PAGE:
Nets, Clippers, Pistons Complete Kennard/Shamet Deal

The Nets, Clippers, and Pistons have officially completed a three-team trade, Brooklyn announced in a press release. The deal is an amalgamation of a series of moves that were previously reported separately. Here’s what the swap looks like as a whole:

  • Nets acquire Landry Shamet (from Clippers), Bruce Brown (from Pistons), and the draft rights to Reggie Perry (No. 57 pick; from Clippers).
  • Clippers acquire Luke Kennard (from Pistons), Justin Patton (from Pistons), the draft rights to Jay Scrubb (No. 55 pick; from Nets), the Trail Blazers’ 2023 second-round pick (from Pistons), the Pistons’ 2024 second-round pick, the Pistons’ 2025 second-round pick, and the Pistons’ 2026 second-round pick.
  • Pistons acquire Dzanan Musa (from Nets), Rodney McGruder (from Clippers), the draft rights to Saddiq Bey (No. 19 pick; from Nets), the draft rights to Jaylen Hands (from Nets), the Raptors’ 2021 second-round pick (from Nets), and cash (from Clippers).

Got all that?

Besides combining these three trades into one giant transaction, the three teams exchanged a few more pieces that weren’t previously reported — most notably, the Clippers received a whopping four future second-round picks from Detroit as part of the deal. Patton and Hands’ draft rights also weren’t mentioned in previous reports, though they’re minor pieces.

The most important parts of the deal from Brooklyn’s perspective are Shamet and Brown, who will compete for backcourt minutes in 2020/21. The Clippers acquire Kennard, a knockdown outside shooter who should fit in well alongside L.A.’s stars, and stock up on future second-round picks. And the Pistons were able to land a top-20 pick that allowed them to nab Bey, a prospect who had been viewed as a potential lottery pick entering draft night.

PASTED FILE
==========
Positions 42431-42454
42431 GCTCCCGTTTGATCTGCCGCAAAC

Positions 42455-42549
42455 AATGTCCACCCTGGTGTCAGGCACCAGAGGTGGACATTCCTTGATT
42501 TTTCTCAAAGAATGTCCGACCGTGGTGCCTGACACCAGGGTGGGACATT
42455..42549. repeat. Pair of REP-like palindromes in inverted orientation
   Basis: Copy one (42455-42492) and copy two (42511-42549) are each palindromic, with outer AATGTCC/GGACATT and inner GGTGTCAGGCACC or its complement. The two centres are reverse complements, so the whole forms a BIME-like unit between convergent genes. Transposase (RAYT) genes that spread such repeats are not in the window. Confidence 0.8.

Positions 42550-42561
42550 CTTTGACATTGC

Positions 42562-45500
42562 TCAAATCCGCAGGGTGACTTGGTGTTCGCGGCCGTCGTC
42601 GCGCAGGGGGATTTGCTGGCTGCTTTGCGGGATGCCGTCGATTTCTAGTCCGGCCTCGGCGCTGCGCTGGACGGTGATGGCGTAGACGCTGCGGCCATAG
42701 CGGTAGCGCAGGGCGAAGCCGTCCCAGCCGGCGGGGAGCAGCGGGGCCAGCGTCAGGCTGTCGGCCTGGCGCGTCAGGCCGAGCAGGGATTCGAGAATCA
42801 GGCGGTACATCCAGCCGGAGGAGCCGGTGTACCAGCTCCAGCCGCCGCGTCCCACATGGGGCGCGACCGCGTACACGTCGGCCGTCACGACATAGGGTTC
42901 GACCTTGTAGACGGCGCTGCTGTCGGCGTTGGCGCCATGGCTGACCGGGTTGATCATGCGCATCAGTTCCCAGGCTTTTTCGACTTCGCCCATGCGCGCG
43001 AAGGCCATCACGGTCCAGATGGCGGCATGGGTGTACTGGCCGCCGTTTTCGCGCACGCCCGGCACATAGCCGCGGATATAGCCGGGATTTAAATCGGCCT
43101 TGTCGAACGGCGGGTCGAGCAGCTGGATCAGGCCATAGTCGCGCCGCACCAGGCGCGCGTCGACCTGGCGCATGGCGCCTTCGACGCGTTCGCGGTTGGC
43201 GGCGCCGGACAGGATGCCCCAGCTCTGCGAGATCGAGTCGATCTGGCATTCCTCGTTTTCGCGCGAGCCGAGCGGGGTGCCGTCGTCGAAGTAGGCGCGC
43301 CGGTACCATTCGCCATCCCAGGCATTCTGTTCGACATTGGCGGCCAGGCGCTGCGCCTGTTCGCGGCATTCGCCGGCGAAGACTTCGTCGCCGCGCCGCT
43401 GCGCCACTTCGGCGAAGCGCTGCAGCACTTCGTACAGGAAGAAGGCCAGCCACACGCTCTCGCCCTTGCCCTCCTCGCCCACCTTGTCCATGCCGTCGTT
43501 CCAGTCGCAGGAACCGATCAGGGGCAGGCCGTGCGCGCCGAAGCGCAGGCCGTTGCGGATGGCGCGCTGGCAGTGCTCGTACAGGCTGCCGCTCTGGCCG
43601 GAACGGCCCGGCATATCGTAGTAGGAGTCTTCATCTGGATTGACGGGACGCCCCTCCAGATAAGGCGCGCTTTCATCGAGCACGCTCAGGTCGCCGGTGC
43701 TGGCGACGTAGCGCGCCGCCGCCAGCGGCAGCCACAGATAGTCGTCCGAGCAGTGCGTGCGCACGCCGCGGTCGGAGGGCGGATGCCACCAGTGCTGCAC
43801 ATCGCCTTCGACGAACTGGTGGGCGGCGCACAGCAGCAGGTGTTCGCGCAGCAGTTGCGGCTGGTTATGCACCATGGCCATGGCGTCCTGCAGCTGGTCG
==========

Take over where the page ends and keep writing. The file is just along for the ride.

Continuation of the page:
Kennard To Clippers, Shamet To Nets In Three-Team Trade

The Clippers, Nets, and Pistons have agreed to a trade, according to Adrian Wojnarowski of ESPN and Shams Charania of The Athletic (Twitter links).

Wojnarowski and Charania report that Brooklyn will acquire Landry Shamet in the three-team trade, with Luke Kennard going to the Clippers and the Pistons acquiring Rodney McGruder and the No. 19 overall pick in tonight’s draft (Twitter link). Detroit selected Villanova forward Saddiq Bey using that selection.

The Clippers are betting that Kennard, who averaged 15.8 PPG on .442/.399/.893 shooting in 28 games for Detroit last season, will be an upgrade on Shamet. who recorded 9.3 PPG on .404/.375/.855 shooting in 53 games.

The Clippers also discussed a bigger trade with the Celtics which included Shamet, Vincent Goodwill of Yahoo tweets.

Kennard has a slightly less favorable contract than Shamet — he’s extension-eligible this fall and will be a restricted free agent in 2021 if he doesn’t sign a new deal. He’ll earn $5.3MM in 2020/21. Shamet, meanwhile, will earn $2MM in ’20/21 and $3.8MM in ’21/22 before potentially reaching restricted free agency in 2022.

Kennard is coming off an injury-marred season in which he played just 28 games due to tendinitis in both knees. However, he looked completely healthy during the team’s workouts in September.

Shamet provides another rotation guard for the Nets at a reasonable salary.

Bey is the third first-round pick by Detroit. It earlier selected Euro guard Killian Hayes at No. 7 and Washington center Isaiah Stewart at No. 16.